‘So, you see,’ said Zareb Matosh, the taller of the two Zandrians. ‘We would be willing, more than willing, to manufacture and supply you with the vaccine, provided that you meet the conditions as specified.’
The second Zandrian, Alita Graven, pushed her spiky red hair back from her face. ‘You will agree,’ she said in a rough crackling voice, ‘that they are not at all unreasonable.’
‘It does leave the problem, still, though,’ continued the man, ‘that the vaccine is not stable and may not survive the journey. Presumably your scientists will be willing to work with ours on making the compound more stable, for the benefit of both our peoples.’
There was a long silence.
‘Well,’ said Alita, her voice rising in her nervousness, ‘do you think our terms are acceptable?’
The whole file had been produced in Universal English as the Zandrians were trying to sell something to the Terrestrans, even though it was the Terrestrans who were requesting the item. But amongst themselves, the Zandrians were actually speaking that little used language which they used almost as a secret language. It was a corruption of the old Luxemburg language. It was just about understandable if you had standard German or Dutch - and not many people did- even though Razjosh actually spoke it fluently. He had first met it when he was about the same age as Kaleem was now.
Yes, the terms had looked reasonable enough. It wasn’t at all unreasonable to ask that the trading lines should stay open between Zandra and Terrestra. It wasn’t unreasonable to ask that in the future the Zandrians should be given first option to provide the vaccine plus any other medication the Zandrians could supply to Terrestra. And it wasn’t unreasonable that the Zandrians should want to come to Terrestra to discuss how the Terrestrans would recompense them for their efforts with the vaccine. At least, it wouldn’t be unreasonable to anyone except a normal Terrestran. Razjosh found it reasonable. He knew that other Terrestrans would not.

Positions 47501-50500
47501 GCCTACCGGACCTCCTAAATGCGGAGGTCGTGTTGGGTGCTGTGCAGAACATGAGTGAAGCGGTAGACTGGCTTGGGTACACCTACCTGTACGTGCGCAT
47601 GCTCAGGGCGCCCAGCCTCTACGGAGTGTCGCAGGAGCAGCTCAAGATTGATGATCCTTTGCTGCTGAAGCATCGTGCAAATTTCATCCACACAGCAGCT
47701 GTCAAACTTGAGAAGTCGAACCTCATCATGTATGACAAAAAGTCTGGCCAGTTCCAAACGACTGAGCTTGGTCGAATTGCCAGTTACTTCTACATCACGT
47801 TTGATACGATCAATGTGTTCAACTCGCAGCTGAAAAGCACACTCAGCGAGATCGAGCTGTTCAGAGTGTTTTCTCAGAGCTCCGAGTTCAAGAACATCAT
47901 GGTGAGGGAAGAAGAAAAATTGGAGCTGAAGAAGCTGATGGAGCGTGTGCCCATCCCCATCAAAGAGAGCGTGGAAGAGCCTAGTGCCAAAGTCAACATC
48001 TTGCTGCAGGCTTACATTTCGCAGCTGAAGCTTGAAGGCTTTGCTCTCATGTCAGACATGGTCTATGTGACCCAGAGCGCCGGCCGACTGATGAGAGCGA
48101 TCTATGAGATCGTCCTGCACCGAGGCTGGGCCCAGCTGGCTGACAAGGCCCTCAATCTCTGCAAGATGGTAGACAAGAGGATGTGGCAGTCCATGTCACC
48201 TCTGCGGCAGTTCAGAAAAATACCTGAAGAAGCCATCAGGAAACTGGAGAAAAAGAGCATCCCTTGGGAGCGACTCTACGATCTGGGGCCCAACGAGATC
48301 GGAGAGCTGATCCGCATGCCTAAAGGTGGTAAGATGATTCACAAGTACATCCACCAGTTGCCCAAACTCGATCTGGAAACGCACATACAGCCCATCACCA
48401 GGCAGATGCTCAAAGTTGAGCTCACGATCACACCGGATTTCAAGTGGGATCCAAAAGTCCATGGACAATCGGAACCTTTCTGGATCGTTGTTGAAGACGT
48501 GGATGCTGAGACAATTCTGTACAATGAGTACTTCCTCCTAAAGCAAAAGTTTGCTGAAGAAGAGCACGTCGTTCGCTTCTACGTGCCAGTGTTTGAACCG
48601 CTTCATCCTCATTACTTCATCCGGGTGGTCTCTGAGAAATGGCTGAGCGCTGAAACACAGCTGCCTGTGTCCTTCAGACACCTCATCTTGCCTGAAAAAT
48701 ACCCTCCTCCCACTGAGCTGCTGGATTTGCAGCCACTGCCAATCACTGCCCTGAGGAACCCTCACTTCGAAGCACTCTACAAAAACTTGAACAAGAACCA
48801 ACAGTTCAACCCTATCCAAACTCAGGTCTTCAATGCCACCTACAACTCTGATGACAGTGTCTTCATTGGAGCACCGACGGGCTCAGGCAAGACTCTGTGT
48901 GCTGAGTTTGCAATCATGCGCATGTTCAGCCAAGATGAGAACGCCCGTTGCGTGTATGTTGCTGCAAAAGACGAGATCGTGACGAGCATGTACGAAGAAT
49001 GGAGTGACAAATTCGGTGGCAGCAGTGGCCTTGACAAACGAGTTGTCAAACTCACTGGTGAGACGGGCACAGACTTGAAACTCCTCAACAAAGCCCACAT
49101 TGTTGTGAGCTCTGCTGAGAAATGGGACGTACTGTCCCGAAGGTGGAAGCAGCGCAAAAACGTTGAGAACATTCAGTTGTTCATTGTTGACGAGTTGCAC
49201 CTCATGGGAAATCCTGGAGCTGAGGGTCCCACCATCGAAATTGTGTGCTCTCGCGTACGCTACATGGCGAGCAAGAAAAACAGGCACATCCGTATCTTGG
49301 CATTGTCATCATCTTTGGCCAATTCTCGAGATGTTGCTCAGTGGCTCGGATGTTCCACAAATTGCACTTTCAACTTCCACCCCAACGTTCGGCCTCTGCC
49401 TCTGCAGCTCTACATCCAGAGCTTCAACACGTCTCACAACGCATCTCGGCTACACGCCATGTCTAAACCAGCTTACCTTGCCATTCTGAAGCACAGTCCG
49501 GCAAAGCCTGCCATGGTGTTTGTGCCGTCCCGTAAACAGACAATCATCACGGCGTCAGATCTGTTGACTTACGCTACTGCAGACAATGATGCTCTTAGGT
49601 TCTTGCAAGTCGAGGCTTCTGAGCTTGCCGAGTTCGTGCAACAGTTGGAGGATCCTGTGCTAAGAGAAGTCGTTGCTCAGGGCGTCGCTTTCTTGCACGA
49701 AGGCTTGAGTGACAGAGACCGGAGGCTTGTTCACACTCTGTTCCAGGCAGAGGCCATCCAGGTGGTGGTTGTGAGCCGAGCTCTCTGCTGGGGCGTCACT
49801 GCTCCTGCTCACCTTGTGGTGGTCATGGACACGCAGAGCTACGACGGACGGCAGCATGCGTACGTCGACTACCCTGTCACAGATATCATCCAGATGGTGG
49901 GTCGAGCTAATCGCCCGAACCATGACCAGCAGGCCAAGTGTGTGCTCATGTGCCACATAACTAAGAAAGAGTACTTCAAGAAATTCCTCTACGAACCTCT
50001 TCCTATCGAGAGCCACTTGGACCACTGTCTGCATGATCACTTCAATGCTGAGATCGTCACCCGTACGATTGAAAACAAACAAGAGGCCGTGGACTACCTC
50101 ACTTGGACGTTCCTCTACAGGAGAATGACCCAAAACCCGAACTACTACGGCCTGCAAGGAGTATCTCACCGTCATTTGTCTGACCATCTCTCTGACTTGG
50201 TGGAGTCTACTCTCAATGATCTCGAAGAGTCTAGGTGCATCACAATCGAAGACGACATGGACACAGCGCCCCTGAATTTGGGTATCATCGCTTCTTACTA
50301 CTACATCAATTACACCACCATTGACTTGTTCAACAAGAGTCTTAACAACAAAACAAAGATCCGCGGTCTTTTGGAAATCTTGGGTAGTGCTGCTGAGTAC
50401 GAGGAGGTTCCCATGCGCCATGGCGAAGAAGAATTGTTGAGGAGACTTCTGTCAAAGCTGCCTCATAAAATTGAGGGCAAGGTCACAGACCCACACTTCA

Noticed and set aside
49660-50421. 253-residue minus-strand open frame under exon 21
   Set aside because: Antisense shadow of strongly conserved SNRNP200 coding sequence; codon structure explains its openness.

‘Well?’ said Alita. ‘When can we decide on the finer points?’
‘I’m afraid I can’t confirm that,’ said Razjosh. ‘I shall, of course, have to consult with the authorities on Terrestra.’
Razjosh watched Alita and Zagreb exchange a look of sheer disbelief. He could understand their surprise. There was nothing unusual about what they had asked. There was just something unusual about how the Terrestrans might react to that.
The two Zandrians seemed not to know what to say.
‘Believe me,’ said Razjosh. ‘I find your proposals excellent. You probably appreciate, however, that Terrestrans are extremely cautious. But I will take these ideas back to my people as soon as I can. Thank you for all of your efforts on our behalf.’
Razjosh bowed slightly and left the meeting room before the Zandrians had time to react further.
He walked slowly down the corridor. It was the same old story. He could see the senselessness of the Terrestrans’ isolation but could not be seen to admitting that to inhabitants of another planet.
How was Kaleem going to be able to deal with all of that? And it looked as if he was going to be facing these things soon.